At first, Mike had been annoyed at the prospect of being supervised all evening. This was probably exactly how Connie had felt, he reasoned, those first few months after he'd found her at that bar, when he'd insisted on taking her to dinner after work every evening and dropping her off at home afterwards, just to make sure she didn't go out and drink. She was returning the favor, he realized, paying off a debt on which he hadn't intended to collect. Now that they'd been sitting at the restaurant for three-and-a-half reruns of Friends, he was becoming grateful for her company, even though they'd hardly said three words to each other since arriving. Her presence was comforting. He set down the fry he'd been nibbling and look across the table at her.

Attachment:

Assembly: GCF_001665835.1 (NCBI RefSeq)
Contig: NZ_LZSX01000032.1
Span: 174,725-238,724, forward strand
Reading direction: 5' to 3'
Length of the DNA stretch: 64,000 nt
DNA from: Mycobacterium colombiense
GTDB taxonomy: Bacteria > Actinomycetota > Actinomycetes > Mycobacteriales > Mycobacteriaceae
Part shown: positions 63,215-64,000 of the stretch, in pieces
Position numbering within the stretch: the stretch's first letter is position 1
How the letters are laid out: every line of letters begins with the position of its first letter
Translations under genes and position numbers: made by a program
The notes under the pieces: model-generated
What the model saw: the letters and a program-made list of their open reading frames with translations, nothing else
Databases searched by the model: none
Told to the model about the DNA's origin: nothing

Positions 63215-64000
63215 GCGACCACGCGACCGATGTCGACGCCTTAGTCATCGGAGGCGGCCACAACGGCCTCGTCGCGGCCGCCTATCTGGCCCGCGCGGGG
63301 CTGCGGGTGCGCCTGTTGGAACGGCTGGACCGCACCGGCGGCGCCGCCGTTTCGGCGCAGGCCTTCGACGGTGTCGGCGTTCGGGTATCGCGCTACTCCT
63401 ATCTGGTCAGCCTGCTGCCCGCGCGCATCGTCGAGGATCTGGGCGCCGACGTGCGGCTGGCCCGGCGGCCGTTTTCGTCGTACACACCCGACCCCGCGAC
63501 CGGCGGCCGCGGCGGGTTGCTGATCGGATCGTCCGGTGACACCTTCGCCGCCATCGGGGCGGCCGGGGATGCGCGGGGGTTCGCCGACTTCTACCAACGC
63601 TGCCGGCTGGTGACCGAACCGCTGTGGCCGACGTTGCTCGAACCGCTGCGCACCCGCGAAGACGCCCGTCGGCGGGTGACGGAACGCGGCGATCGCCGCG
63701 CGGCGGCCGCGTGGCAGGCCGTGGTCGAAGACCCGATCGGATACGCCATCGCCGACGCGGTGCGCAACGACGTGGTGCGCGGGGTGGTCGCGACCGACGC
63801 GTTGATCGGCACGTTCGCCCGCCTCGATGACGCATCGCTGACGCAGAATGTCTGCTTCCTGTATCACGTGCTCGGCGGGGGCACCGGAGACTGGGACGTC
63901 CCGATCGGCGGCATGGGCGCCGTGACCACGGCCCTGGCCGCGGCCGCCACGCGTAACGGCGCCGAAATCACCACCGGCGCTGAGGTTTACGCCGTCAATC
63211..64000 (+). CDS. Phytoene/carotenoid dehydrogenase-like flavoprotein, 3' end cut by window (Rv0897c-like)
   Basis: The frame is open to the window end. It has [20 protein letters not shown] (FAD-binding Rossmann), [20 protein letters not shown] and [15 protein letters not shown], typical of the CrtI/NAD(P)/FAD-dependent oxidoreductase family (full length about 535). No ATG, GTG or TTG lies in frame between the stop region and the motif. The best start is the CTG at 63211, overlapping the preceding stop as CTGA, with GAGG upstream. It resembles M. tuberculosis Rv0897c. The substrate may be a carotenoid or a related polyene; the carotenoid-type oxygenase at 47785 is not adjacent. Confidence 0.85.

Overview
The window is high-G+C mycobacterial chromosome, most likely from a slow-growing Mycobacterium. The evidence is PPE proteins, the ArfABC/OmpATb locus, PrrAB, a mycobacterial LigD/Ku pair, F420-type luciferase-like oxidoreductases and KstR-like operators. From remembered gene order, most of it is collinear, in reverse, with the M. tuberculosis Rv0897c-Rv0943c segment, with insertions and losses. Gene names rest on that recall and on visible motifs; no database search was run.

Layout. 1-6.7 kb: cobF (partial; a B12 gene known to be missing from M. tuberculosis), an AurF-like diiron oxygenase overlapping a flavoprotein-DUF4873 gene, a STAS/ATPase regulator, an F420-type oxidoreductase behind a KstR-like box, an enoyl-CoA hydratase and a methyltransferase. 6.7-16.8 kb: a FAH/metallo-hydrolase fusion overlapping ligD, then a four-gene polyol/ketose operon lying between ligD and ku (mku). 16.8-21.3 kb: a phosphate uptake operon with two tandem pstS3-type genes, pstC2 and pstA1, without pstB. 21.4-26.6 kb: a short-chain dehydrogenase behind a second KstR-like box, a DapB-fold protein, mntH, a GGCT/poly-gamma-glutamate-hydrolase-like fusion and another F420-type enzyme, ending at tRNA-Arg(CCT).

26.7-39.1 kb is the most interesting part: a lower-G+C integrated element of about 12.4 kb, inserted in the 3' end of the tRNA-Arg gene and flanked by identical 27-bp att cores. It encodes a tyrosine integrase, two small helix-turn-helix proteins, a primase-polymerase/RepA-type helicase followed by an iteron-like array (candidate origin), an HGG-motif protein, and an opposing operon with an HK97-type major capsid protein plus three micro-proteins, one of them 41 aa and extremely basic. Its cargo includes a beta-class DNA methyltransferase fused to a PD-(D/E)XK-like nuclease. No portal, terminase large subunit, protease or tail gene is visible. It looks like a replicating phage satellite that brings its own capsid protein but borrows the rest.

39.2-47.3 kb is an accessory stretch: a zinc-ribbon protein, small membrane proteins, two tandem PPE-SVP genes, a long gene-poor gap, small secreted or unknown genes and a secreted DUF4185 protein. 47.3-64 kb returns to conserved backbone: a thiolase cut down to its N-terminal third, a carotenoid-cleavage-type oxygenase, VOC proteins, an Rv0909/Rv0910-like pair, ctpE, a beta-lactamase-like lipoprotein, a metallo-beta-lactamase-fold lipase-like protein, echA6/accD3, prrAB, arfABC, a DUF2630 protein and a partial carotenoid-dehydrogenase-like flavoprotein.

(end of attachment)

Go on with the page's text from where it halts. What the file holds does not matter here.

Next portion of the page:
"Are you finished?" she asked, frowning. "You barely ate half of them."
"We've been here almost two hours," he replied. "I've eaten all I can."
She sighed. "Ready to go then?" He could hear the exasperation and worry in her voice.
Mike hesitated. The sun had long since disappeared behind the high rises of the west side, and the restaurant was bright and filled with people, but he knew Connie would insist on walking him home regardless of when they left, and when he thought about it that way, the earlier, the better. Reluctantly, he nodded.
"Are you coming into work tomorrow?" Connie asked as they stepped into the cool night air. "I'll cover for you with Jack if you want to be with your family."